By Bri'Ann Stephens
On November 9, 2016 at 1:40 a.m., I sat in my bed, in silence. And, I cried.
I had just received the news that Donald Trump won the 2016 Presidential Election.
Similar to my friends, one may assume I cried out of fear – I am a 23-year-old black woman living in America.
However, my tears were due to the fact that Hillary Clinton, an American lawyer and politician – the first female presidential nominee in American history, lost the Presidential Election.
Hillary Clinton served as a U.S. senator from 2001 to 2009 and as secretary of state in the administration of President Barack Obama from 2009 to 2013. Not to mention, she served as first lady from 1993 to 2001, during the administration of her husband, Bill Clinton, the 42nd president of the United States.
Yet, the fact that she has been in politics for majority of her life meant nothing to the American people. When compared to a white male, her qualifications became void; she became inferior.
I am the Founder and CEO of a company that focuses on women empowerment. Women equality is something I am extremely passionate about. I sat in my room and I cried, not only for Hillary Clinton, but for women all over the world.
After coming to the realization that there's still work to be done, I began to wipe the tears from my eyes.
In that moment, I could feel God saying, "It is okay to cry, it is okay to feel, but channel your energy into your passion."
Many times, we—millennials—get into the habit of complaining, without either offering a solution, or offering a helping hand. I decided long ago that I would not complain for the sake of complaining.
I launched PinkProds.com in January 2016 with the hopes of inspiring and changing the world of women empowerment.
In the beginning the year, there was so much passion put into the company. I would spend hours brainstorming ways to make the company the best it could possibly become.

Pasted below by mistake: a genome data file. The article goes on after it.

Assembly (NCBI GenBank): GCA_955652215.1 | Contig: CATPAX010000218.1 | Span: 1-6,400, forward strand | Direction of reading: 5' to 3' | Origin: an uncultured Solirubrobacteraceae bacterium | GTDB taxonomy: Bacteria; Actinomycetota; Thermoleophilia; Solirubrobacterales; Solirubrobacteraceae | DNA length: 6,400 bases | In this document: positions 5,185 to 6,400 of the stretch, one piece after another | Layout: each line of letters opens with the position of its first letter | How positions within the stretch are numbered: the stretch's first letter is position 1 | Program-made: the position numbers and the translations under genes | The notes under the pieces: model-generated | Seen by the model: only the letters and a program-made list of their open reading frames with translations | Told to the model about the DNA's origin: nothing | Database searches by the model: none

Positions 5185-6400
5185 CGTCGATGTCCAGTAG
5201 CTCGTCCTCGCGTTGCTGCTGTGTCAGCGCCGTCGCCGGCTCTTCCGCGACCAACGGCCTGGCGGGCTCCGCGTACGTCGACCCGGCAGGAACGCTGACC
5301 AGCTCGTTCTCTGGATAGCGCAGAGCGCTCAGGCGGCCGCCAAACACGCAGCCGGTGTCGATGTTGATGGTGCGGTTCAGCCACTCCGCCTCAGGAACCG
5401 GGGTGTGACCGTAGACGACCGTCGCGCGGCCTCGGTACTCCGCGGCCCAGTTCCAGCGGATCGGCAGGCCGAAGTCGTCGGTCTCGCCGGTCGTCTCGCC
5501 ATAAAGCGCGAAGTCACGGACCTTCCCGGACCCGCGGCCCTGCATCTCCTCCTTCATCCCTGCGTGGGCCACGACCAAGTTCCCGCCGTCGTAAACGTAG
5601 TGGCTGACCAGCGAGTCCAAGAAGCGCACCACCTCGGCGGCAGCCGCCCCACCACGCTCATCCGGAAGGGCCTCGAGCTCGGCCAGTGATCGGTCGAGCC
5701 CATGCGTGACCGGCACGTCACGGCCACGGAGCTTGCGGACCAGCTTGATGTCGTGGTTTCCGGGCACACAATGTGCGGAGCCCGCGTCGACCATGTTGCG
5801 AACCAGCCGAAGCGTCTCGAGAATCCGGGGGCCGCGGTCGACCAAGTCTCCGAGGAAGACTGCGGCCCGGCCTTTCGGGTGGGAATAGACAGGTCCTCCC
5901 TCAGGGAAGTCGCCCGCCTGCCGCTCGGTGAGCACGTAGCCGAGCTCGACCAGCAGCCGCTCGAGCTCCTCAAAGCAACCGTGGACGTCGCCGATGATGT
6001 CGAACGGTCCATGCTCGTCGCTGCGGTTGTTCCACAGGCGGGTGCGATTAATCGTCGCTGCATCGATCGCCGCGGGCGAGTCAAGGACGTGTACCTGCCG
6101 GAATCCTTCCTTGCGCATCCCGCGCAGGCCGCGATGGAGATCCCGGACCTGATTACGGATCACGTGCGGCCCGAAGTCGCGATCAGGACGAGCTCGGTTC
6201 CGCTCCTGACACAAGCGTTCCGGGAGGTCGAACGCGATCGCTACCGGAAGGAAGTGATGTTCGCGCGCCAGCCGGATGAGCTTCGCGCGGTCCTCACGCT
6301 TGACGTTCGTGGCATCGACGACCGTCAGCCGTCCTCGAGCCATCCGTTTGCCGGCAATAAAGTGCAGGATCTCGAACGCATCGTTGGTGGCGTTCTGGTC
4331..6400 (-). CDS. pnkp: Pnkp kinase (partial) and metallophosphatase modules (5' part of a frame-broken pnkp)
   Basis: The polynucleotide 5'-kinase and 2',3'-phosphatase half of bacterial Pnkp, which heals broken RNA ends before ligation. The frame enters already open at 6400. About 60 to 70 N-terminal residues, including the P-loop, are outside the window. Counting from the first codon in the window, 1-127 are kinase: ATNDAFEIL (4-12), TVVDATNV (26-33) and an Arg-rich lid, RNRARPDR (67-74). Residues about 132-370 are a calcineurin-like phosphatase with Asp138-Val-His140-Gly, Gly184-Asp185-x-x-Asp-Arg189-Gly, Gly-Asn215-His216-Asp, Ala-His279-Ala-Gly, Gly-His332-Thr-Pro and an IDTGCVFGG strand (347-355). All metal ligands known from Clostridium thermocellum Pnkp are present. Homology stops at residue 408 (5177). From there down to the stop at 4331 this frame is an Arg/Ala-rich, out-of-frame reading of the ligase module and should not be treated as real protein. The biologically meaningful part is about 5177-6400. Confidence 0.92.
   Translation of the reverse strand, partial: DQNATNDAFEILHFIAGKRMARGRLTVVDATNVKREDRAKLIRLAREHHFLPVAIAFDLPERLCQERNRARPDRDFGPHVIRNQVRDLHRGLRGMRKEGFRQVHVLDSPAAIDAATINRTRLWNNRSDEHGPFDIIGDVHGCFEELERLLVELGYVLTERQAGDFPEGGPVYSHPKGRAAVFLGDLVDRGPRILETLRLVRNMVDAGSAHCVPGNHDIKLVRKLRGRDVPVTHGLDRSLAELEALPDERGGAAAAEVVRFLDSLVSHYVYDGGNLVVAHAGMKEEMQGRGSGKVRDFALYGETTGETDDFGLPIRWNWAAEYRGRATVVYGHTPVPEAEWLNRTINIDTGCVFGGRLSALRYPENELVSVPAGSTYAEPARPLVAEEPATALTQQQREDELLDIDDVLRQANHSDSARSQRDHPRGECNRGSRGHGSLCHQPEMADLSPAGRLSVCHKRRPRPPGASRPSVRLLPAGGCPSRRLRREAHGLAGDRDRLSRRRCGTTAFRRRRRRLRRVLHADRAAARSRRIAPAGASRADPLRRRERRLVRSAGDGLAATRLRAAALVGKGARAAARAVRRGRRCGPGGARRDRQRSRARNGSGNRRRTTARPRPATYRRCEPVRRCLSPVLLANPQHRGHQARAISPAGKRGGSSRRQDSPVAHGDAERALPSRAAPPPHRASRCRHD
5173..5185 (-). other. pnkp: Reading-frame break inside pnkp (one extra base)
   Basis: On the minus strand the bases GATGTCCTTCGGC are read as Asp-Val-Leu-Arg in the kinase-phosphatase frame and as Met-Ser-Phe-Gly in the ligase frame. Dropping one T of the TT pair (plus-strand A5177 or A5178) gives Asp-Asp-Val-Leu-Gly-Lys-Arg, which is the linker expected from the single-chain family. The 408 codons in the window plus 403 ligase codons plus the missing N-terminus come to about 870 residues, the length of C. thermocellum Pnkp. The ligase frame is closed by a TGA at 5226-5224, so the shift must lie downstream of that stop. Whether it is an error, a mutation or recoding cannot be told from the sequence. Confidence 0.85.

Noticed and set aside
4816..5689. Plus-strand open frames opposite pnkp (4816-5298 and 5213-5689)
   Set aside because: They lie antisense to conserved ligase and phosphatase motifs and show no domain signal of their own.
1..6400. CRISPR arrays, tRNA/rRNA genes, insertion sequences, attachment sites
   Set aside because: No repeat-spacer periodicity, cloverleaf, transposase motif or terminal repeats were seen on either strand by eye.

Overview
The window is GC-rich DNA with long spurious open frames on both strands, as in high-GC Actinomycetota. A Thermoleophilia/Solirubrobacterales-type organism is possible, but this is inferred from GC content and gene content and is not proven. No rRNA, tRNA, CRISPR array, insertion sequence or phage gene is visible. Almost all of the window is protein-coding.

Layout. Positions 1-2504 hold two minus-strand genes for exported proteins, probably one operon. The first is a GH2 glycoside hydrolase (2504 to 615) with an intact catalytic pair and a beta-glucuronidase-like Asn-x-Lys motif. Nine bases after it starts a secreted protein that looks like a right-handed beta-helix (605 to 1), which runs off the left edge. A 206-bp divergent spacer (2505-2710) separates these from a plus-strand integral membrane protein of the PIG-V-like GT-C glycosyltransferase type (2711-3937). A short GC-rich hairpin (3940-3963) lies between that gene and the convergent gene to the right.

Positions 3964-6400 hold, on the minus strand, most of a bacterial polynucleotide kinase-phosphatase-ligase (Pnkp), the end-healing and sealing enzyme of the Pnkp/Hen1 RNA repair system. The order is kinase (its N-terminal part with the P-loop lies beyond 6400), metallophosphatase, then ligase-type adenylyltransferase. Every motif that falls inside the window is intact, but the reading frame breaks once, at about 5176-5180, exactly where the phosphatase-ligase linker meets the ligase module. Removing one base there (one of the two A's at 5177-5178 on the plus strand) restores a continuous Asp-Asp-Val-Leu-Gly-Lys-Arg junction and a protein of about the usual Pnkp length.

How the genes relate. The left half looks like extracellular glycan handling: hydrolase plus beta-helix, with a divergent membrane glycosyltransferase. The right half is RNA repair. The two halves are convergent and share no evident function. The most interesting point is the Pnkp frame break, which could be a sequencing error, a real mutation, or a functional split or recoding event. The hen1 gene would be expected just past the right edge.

Now that we are closer to the end of the year, my momentum has decreased. I was beginning to feel as though the pace we were moving in was fine because we have been consistent.
I would visit social media often and notice the "race wars" between women, but I would ignore it. God revealed to me in my sadness that there's still work to be done in the world of women empowerment and my comfortability is not an option.
This is the time for me to use my voice and this is the time for us to stand together – now more than ever.
Over the past couple of years, we have made many things about race. Don't get me wrong, I believe racism is still alive and well. However, it is vital that women support women, even if our skin color and hair texture differs. We still have work to do, and ladies, we are stronger together.
We all have to do our parts in coming together for a greater purpose. This is not the time for us to hate one another and play the "blame game."
We can continue to fight one another or we can begin to appreciate one another for the things that make us unique. We can push each other down, or we can build each other up.
The most qualified woman in the world of politics lost to the least qualified man, and that is a problem.
As women, we must begin to hold each other up and fight for the things that society says we cannot and should not have. I long for the day when women are not struggling for rightfully deserved positions, simply because of their gender.
#ImWithHer. I believe "Her" is not just a representation of Hillary Clinton. Her is every woman who has ever faced adversity, discrimination, suffering, and harsh judgments solely based on her gender. I am with Her.
To keep up with Bri, follow her on Instagram, @Briann.stephens.